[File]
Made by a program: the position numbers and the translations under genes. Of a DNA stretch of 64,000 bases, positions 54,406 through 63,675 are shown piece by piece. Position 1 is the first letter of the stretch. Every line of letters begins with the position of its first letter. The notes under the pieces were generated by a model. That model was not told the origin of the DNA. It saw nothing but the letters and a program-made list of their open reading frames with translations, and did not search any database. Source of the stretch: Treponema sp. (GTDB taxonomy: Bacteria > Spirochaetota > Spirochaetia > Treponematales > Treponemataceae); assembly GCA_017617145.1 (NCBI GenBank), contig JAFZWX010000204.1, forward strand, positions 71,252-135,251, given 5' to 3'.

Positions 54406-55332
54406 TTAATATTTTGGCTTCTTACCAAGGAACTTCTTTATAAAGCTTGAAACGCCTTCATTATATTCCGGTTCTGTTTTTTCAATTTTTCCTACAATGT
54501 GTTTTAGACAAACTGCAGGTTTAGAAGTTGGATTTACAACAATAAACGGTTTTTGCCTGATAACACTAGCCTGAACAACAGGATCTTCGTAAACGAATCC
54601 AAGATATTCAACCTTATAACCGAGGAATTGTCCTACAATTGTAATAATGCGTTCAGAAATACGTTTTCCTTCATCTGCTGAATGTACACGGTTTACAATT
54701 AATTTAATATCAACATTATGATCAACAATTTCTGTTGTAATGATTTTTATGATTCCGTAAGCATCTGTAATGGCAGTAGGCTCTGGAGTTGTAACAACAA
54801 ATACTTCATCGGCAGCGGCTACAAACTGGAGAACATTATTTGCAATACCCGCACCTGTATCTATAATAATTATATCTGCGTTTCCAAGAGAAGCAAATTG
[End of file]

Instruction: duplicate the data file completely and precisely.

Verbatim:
Made by a program: the position numbers and the translations under genes. Of a DNA stretch of 64,000 bases, positions 54,406 through 63,675 are shown piece by piece. Position 1 is the first letter of the stretch. Every line of letters begins with the position of its first letter. The notes under the pieces were generated by a model. That model was not told the origin of the DNA. It saw nothing but the letters and a program-made list of their open reading frames with translations, and did not search any database. Source of the stretch: Treponema sp. (GTDB taxonomy: Bacteria > Spirochaetota > Spirochaetia > Treponematales > Treponemataceae); assembly GCA_017617145.1 (NCBI GenBank), contig JAFZWX010000204.1, forward strand, positions 71,252-135,251, given 5' to 3'.

Positions 54406-55332
54406 TTAATATTTTGGCTTCTTACCAAGGAACTTCTTTATAAAGCTTGAAACGCCTTCATTATATTCCGGTTCTGTTTTTTCAATTTTTCCTACAATGT
54501 GTTTTAGACAAACTGCAGGTTTAGAAGTTGGATTTACAACAATAAACGGTTTTTGCCTGATAACACTAGCCTGAACAACAGGATCTTCGTAAACGAATCC
54601 AAGATATTCAACCTTATAACCGAGGAATTGTCCTACAATTGTAATAATGCGTTCAGAAATACGTTTTCCTTCATCTGCTGAATGTACACGGTTTACAATT
54701 AATTTAATATCAACATTATGATCAACAATTTCTGTTGTAATGATTTTTATGATTCCGTAAGCATCTGTAATGGCAGTAGGCTCTGGAGTTGTAACAACAA
54801 ATACTTCATCGGCAGCGGCTACAAACTGGAGAACATTATTTGCAATACCCGCACCTGTATCTATAATAATTATATCTGCGTTTCCAAGAGAAGCAAATTG